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The Mass Media

The Mass Media

The Mass Media

11/27/23 pdf
November 27, 2023

Keep Off The Grass

Bring a Shovel
Bring a Shovel

Since the decision to close the parking garages on July 19, the flow of traffic in the parking lots has steadily been improving. However, with winter approaching, and some sudden set backs, like rain closing down grass parking in the South Lot on Nov. 8, some may question where the focus of campus safety lies.

“Our parking and transportation plan is a work in progress this year,” director of Public Safety Phil O’Donnell said. “Construction is ongoing to improve lighting and create safer pedestrian pathways. As new lots come on line and gravel lots are paved, we will be working with Parking & Transportation on these important issues. Our goal is to maintain a safe environment from the minute a student or visitor arrives on campus.”

When the garages were initially closed, safety was a top priority. This remains the primary focus, as is evident in the plans for upcoming initiatives.

“From the initiation of our new parking and transportation plan, the Department of Public Safety has provided additional officers as part of the safety focus of the plan,” O’Donnell said. “You will continue to see Public Safety closely connected to the parking facilities, assisting pedestrians, directing motorists, and patrolling the lots themselves. Combined with the services of Parking and Transportation staff and increased lighting, our temporary lots will continue to be safe for motorists and pedestrians.”

Parking and Transportation made up for the 1,100 parking spots lost from the closing of the garages by creating gravel lots in some of UMass Boston’s green spaces. They created a thousand spots with these lots, and are planning additional lots for the coming months.

“The plans are for some gravel lots you see now to eventually be paved before the asphalt plants close this year,” director of Parking and Transportation Steve Martinson said. “These paved lots will also be lined. This will improve our ability to plow these lots, as well as improve traffic flow. We are also construction a paved lot behind U Drive Lots A and B. These paving projects are tentatively slated to be substantially complete sometime in December.”

Along with the addition of lots, Parking and Transportation is keeping track of how UMass Boston students and faculty are getting to campus, to help prepare for the winter.

“We are constantly monitoring traffic flow, shuttle bus rider ship, and customer satisfaction,” Martinson said. “The week of Nov. 27, we will be doing a transportation survey in conjunction with the Massachusetts Department of Environmental Protection to ask a sample of the UMass Boston community how they get to campus, why they choose the options they do and to tell us about their commuting habits.”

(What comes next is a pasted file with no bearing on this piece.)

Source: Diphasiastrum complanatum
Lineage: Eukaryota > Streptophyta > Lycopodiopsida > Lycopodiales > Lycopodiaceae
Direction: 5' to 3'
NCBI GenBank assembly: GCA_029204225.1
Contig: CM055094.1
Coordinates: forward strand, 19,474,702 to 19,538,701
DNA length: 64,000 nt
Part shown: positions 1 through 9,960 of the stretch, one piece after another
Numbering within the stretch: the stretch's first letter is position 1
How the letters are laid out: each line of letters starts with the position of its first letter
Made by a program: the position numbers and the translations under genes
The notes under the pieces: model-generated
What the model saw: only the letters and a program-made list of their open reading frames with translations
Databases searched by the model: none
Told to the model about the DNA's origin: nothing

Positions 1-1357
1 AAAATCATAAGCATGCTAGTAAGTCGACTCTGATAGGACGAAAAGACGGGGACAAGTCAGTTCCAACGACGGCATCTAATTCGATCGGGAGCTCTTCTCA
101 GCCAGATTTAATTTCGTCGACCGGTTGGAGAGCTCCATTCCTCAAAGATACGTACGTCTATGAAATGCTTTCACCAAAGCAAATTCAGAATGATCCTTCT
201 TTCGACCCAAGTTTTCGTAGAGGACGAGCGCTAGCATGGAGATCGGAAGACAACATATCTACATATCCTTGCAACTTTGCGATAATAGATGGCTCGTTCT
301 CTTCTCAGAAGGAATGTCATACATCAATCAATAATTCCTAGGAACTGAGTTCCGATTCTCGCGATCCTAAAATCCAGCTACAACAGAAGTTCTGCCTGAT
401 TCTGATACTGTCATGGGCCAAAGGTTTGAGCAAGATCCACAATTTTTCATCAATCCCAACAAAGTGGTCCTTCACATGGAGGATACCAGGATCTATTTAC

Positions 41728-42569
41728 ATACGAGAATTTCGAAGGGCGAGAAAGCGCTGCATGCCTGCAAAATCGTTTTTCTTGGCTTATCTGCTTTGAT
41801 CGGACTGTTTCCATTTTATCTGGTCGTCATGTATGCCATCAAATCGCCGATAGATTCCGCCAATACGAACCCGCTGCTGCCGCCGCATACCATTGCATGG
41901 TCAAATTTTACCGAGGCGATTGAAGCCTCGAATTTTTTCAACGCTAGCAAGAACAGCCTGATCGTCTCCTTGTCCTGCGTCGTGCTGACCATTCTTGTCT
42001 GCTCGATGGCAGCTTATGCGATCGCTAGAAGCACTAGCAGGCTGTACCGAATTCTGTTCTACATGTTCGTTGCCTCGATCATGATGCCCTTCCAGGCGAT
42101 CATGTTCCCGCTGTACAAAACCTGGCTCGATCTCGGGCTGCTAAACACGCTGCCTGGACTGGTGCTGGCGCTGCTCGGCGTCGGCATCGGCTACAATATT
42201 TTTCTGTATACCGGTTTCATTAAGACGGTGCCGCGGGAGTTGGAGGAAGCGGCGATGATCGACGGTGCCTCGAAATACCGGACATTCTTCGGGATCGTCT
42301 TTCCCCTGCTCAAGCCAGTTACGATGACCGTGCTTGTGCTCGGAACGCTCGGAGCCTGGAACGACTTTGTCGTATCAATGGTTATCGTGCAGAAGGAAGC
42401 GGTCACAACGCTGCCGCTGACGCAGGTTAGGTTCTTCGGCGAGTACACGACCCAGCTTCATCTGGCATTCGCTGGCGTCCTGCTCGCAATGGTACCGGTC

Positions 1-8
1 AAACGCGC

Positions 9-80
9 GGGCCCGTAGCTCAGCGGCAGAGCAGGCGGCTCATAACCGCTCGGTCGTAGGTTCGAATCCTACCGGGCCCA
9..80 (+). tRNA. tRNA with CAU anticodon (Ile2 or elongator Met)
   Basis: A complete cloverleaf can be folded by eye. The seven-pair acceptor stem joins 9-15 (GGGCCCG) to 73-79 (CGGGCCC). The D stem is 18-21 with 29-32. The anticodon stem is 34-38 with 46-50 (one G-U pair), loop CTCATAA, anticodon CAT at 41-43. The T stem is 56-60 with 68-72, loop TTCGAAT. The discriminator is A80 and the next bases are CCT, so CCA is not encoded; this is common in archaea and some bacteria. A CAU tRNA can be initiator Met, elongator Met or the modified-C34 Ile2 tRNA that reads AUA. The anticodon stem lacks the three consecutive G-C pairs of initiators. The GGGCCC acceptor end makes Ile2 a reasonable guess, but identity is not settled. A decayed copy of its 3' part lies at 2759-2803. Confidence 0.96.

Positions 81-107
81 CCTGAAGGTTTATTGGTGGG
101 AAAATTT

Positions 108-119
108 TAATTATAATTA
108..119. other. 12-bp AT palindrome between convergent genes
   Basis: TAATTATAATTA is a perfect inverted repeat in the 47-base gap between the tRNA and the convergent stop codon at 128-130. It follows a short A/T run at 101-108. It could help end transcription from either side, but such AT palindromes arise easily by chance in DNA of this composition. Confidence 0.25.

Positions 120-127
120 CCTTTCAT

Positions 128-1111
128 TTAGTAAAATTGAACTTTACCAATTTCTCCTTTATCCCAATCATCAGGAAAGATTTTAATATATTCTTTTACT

Despite how much of a hassle the adjustments at the beginning of the semester may have appeared, the responses that Parking and Transportation received were positive. The department feels like the coming winter should prove to be no problem.

“We realize it was quite an adjustment for everybody and we’re pleased that it worked out well,” Martinson said. “We’ll continue to make adjustments to our plan as we see fit in order to improve services. We have met with the Facilities Department to develop a coordinated effort to plough and clear existing lots and our newly paved lots as well. Our Parking & Transportation staff has adequate facilities and communications tools. We feel like we are in good shape heading into the winter months.”

A possibility to deter issues that could arise from parking is the addition of housing for students. The addition of dormitories in theory would decrease the issue of parking, but the ratios of students with cars to students without cars may in fact stay the same.

“If we continue the policy here, that anybody can have a car that wants one, I don’t think a residence hall would change it drastically,” assistant dean of students Joyce Morgan said. “I think we would still find ourselves with approximately half of those students having a car, half of them wouldn’t. I think the numbers would be the same as what our breakdown is now, for two reasons: some people will always want to have a car, some families may feel more comfortable with their student not having a car because they’re living on campus. About 60 percent of those students may not have cars, 40 percent of them may have cars, much like the regular commuter ratios, unless the policy was that students living on campus couldn’t have cars.”

By following the instructions of the public safety officers, allowing extra time for parking and heading to class and those who continue to commute via the T or commuter rail, the changes so far have not been entirely difficult. Continuing the trend will allow success throughout the winter season.

“We saw a positive response to our new parking and transportation plan,” O’Donnell said. “The Department of Public Safety personnel played an integral role in meeting the parking challenge and the needs of the university community. We look forward to continued positive response as progress through the school year.”